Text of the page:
Sometimes I felt a bit bad for pushing through China so quickly, that maybe I was missing out.  I often arrived in town fairly late and by the time I had showered, eaten and resupplied, it was dark.  I normally tried to have a bit of an explore the next morning but that meant that I left town late then got into the next town late that evening – a vicious circle, really.  But, to be fair, camping was largely out of the question, so I was sort of obliged to go from town to town and I figured that I had slept rough in Mongolia enough to warrant staying in decent hotels in China.  I also made sure I ate lunch at small roadside places and didn’t have dinner at the hotel resturaunt, just so I could say I was ‘experiencing the real China’!

I left Yanqing nice and early to do the final 77km into Beijing.  I was still fairly tired from the previous long day but, luckily, it was almost all downhill into Beijing.  In fact, it was a very steep descent into a mountain valley dodging cars and begging coal trucks not to kill me.  Once out of the valley, there was about 10km of road lined with people wielding pressure-washers to clean the coal trucks before they approach the city, so I got my bike washed.  It was good to finally get all the Gobi mud off my bike after carrying it about 600km and across an international border.

Down the mountain to Beijing
Looking back up the hill

Finding my way through Beijing was surprisingly easy; it is very bike-friendly, well laid-out and well signed.  I booked into the Beijing Downtown Backpackers Accommodation, a friendly place located in one of the historic lanes of the city.

I am glad to have just to have made it to Beijing after over 2600km. I am also a little sad to see the end of the riding but I am about ready to give up the nomadic life and to become a sedentary Beijing tourist for a while.

I got out of Erenhot easily and headed towards Sonid Youqi, the road was amazing, it was hard to imagine that only a few days previously I had been wading through Gobi mud and sand.  The way out of town was dotted with dinosaur statues, most notable of which are the ‘Kissing Dinosaurs’ that span the road.  If you look closely, you can see that they should probably be called the ‘French Kissing Dinosaurs’ – a bit lewd for straight-laced China!

French Kissing Dinosaurs

Less frisky dinosaurs

I wasn’t too keen to be riding – I was tired and culture-shocked – and I kind of just wanted to catch the train to Beijing but I talked myself into riding the 3-4 days to Jining and making a decision there.  Despite a side/head wind and the fear of the bike falling apart, I managed 123km (my longest day yet), thanks to the excellent road.  The town of Sonid Youqi was nice and I got a beautiful hotel room for a surprisingly cheap price.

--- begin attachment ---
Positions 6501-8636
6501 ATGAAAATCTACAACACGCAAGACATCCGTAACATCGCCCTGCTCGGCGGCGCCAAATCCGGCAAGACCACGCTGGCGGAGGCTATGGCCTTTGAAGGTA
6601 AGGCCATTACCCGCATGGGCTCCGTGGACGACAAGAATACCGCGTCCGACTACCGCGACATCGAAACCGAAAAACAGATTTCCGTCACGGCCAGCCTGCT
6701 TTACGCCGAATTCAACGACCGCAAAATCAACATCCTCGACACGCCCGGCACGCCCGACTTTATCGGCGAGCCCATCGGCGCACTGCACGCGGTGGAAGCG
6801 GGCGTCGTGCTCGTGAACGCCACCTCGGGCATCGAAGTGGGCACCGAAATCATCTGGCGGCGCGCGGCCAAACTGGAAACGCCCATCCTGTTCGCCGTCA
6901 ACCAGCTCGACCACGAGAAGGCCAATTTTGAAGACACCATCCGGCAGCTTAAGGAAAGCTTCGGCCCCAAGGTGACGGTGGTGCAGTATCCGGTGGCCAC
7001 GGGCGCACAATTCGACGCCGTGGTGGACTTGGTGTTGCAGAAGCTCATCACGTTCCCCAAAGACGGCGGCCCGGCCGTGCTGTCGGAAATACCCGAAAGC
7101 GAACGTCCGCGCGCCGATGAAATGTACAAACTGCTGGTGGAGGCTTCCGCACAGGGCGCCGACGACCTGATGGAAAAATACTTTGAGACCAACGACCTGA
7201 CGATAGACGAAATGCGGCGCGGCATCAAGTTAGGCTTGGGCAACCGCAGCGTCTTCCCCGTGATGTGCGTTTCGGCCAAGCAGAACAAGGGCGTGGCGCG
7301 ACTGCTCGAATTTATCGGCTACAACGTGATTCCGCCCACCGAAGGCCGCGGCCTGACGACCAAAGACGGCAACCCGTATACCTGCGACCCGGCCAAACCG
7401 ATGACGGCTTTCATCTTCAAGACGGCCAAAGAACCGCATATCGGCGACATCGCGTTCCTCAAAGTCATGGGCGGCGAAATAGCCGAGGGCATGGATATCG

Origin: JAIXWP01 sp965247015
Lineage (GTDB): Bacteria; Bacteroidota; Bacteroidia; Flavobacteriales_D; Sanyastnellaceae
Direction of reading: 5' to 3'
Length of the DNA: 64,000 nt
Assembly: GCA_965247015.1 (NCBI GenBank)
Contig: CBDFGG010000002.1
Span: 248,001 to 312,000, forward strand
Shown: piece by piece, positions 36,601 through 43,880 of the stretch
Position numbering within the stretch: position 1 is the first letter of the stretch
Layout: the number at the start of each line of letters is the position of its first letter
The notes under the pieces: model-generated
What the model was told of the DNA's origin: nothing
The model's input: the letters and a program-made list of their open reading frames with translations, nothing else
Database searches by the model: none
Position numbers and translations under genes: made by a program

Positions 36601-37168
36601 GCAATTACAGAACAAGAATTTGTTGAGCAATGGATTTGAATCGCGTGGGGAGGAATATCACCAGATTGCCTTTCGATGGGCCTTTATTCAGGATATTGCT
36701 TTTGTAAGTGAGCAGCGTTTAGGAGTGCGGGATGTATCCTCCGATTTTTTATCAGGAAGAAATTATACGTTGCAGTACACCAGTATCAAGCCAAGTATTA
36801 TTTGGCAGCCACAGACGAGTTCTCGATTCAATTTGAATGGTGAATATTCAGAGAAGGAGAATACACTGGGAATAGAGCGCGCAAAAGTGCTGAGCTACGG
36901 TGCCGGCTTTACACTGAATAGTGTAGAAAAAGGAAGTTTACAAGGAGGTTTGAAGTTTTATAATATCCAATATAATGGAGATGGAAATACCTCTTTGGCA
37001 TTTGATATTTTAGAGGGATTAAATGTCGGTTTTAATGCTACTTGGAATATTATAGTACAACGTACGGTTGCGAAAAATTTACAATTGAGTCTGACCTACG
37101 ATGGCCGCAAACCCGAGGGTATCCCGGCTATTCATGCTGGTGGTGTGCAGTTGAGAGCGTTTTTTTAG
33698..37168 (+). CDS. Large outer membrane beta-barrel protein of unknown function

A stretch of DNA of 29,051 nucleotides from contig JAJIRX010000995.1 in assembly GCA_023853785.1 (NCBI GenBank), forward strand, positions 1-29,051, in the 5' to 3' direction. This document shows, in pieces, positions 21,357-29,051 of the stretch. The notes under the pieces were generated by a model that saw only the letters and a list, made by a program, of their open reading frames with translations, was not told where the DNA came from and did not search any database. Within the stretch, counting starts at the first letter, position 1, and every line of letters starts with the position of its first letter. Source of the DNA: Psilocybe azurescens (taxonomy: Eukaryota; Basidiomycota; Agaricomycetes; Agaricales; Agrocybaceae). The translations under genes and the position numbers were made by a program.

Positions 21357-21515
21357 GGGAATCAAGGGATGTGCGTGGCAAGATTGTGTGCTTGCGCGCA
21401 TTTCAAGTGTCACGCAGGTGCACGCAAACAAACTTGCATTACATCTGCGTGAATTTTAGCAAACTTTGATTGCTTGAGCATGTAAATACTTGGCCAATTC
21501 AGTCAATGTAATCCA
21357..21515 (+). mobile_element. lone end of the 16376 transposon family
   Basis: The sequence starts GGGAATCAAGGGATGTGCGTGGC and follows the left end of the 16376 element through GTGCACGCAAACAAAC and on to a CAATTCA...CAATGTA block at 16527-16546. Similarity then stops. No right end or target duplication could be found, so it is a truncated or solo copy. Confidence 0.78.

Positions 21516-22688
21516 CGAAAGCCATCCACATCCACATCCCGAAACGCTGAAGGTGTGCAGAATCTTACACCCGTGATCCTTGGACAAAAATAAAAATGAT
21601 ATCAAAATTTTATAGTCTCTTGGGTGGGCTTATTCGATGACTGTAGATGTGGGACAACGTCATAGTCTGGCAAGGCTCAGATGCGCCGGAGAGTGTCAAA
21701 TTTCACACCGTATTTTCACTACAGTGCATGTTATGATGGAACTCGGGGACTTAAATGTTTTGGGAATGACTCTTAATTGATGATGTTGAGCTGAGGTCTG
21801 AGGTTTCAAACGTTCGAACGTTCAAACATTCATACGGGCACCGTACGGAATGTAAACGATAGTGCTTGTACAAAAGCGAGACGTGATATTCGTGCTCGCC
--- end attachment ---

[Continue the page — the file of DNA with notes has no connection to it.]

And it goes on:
Giant bull and cartwheels outside Sonid Youqi

The following day was hillier and hotter on the road to the small town of Tomortei (at least I think that is where I was…) but I was blessed with a decent tail wind.  I spent the night at a defunct guesthouse, camping between the long-drop toilet and the compost heap.  A Korean couple on bike also happened to be camping in the same yard which was a happy coincidence.

My biggest problem for the last few days has been the sun; I had run out of my good Australian sunsceen and was onto some Korean suff I had picked up in UB.  Sunscreen designed to keep melanin-replete Asian girls from getting a little darker is no good for protecting melanin-deficient white boys from frying in the hot Asian sun.  It looked and felt as if I had been riding under a grill all day.

The Korean couple were fairly experienced bike trekkers and they really showed me how it is done; they broke camp in about 15min and were on the road while I was still blinking blearily and drinking my (awful) coffee.  My only consolation was that I passed them about 10km down the road, moving about twice as fast as they were.

I decided that I like riding in China with its good roads and frequent towns but I hate trying to find accommodation because it’s not very English-friendly and hotels can be hard to spot from the bike.

Heading to Jining, my target for the day, I got a large nail straight through my rear tire and attracted a large crowd changing the tube.  In fact, that is one of the things that I dislike the most about China; drawing a crowd.  People will stop to watch me change a tire, or load the trailer, they will go into stores and homes to call their friends out to watch too.  One day I had half a dozen people watch me eat an ice cream.  Another problem is people taking pictures of me without my permission, usually as I am riding.  A number of times I sensed a car hovering just beside me and when I look across I realise some idiot is hanging out a car window with his camera phone.  One guy followed me for about 5km, passing and stopping, trying to get some photos.

The punctures and paparazzi notwithstanding, I made it into the bustling little metropolis of Jining on the third day after leaving Erenhot and decided that I would attempt to push on to Beijing.

Guess what grows wild in some places in China and Mongolia?